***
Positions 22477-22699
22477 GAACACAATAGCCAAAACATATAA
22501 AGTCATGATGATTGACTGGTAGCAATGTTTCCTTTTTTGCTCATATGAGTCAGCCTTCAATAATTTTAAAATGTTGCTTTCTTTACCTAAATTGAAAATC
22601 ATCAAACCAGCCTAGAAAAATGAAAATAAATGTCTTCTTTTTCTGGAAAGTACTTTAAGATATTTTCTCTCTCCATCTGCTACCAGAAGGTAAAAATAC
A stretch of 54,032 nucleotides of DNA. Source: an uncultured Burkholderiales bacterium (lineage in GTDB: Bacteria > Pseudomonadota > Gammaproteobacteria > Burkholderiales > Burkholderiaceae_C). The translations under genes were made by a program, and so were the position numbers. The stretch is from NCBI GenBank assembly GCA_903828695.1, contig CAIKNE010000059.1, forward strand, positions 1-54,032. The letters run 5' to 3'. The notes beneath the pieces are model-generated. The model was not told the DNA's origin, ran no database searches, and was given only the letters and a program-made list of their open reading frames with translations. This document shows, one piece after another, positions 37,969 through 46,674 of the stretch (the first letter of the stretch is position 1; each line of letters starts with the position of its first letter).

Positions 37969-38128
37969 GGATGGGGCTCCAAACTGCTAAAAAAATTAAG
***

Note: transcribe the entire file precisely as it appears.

Positions 22477-22699
22477 GAACACAATAGCCAAAACATATAA
22501 AGTCATGATGATTGACTGGTAGCAATGTTTCCTTTTTTGCTCATATGAGTCAGCCTTCAATAATTTTAAAATGTTGCTTTCTTTACCTAAATTGAAAATC
22601 ATCAAACCAGCCTAGAAAAATGAAAATAAATGTCTTCTTTTTCTGGAAAGTACTTTAAGATATTTTCTCTCTCCATCTGCTACCAGAAGGTAAAAATAC
A stretch of 54,032 nucleotides of DNA. Source: an uncultured Burkholderiales bacterium (lineage in GTDB: Bacteria > Pseudomonadota > Gammaproteobacteria > Burkholderiales > Burkholderiaceae_C). The translations under genes were made by a program, and so were the position numbers. The stretch is from NCBI GenBank assembly GCA_903828695.1, contig CAIKNE010000059.1, forward strand, positions 1-54,032. The letters run 5' to 3'. The notes beneath the pieces are model-generated. The model was not told the DNA's origin, ran no database searches, and was given only the letters and a program-made list of their open reading frames with translations. This document shows, one piece after another, positions 37,969 through 46,674 of the stretch (the first letter of the stretch is position 1; each line of letters starts with the position of its first letter).

Positions 37969-38128
37969 GGATGGGGCTCCAAACTGCTAAAAAAATTAAG